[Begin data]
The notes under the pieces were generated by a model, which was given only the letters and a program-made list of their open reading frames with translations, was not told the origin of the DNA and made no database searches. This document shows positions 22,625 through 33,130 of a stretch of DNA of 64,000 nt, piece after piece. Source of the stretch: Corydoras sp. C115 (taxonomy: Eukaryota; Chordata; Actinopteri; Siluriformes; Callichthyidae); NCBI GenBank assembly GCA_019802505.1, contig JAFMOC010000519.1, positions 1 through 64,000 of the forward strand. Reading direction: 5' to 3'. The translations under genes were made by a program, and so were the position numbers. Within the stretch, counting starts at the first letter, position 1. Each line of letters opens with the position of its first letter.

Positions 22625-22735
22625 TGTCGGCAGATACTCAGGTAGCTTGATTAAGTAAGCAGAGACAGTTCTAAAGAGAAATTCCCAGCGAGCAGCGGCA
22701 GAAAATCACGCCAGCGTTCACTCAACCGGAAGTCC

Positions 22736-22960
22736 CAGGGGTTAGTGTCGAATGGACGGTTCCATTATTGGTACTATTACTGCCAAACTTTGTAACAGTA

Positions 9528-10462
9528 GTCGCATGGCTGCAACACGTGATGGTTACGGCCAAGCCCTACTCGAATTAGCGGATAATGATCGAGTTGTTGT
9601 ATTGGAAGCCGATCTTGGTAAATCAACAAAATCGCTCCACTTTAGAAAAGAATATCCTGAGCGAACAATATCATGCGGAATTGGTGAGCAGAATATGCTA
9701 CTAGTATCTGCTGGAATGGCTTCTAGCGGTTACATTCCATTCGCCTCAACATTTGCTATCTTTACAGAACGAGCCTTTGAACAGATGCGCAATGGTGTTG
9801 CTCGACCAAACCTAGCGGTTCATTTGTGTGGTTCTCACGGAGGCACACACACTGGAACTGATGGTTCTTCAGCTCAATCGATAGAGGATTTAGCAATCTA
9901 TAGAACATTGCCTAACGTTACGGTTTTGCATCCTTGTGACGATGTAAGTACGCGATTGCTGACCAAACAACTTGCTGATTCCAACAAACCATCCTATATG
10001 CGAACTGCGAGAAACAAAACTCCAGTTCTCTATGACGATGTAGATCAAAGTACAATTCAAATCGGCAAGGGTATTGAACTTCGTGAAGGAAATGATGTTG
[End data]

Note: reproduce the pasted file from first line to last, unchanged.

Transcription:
The notes under the pieces were generated by a model, which was given only the letters and a program-made list of their open reading frames with translations, was not told the origin of the DNA and made no database searches. This document shows positions 22,625 through 33,130 of a stretch of DNA of 64,000 nt, piece after piece. Source of the stretch: Corydoras sp. C115 (taxonomy: Eukaryota; Chordata; Actinopteri; Siluriformes; Callichthyidae); NCBI GenBank assembly GCA_019802505.1, contig JAFMOC010000519.1, positions 1 through 64,000 of the forward strand. Reading direction: 5' to 3'. The translations under genes were made by a program, and so were the position numbers. Within the stretch, counting starts at the first letter, position 1. Each line of letters opens with the position of its first letter.

Positions 22625-22735
22625 TGTCGGCAGATACTCAGGTAGCTTGATTAAGTAAGCAGAGACAGTTCTAAAGAGAAATTCCCAGCGAGCAGCGGCA
22701 GAAAATCACGCCAGCGTTCACTCAACCGGAAGTCC

Positions 22736-22960
22736 CAGGGGTTAGTGTCGAATGGACGGTTCCATTATTGGTACTATTACTGCCAAACTTTGTAACAGTA

Positions 9528-10462
9528 GTCGCATGGCTGCAACACGTGATGGTTACGGCCAAGCCCTACTCGAATTAGCGGATAATGATCGAGTTGTTGT
9601 ATTGGAAGCCGATCTTGGTAAATCAACAAAATCGCTCCACTTTAGAAAAGAATATCCTGAGCGAACAATATCATGCGGAATTGGTGAGCAGAATATGCTA
9701 CTAGTATCTGCTGGAATGGCTTCTAGCGGTTACATTCCATTCGCCTCAACATTTGCTATCTTTACAGAACGAGCCTTTGAACAGATGCGCAATGGTGTTG
9801 CTCGACCAAACCTAGCGGTTCATTTGTGTGGTTCTCACGGAGGCACACACACTGGAACTGATGGTTCTTCAGCTCAATCGATAGAGGATTTAGCAATCTA
9901 TAGAACATTGCCTAACGTTACGGTTTTGCATCCTTGTGACGATGTAAGTACGCGATTGCTGACCAAACAACTTGCTGATTCCAACAAACCATCCTATATG
10001 CGAACTGCGAGAAACAAAACTCCAGTTCTCTATGACGATGTAGATCAAAGTACAATTCAAATCGGCAAGGGTATTGAACTTCGTGAAGGAAATGATGTTG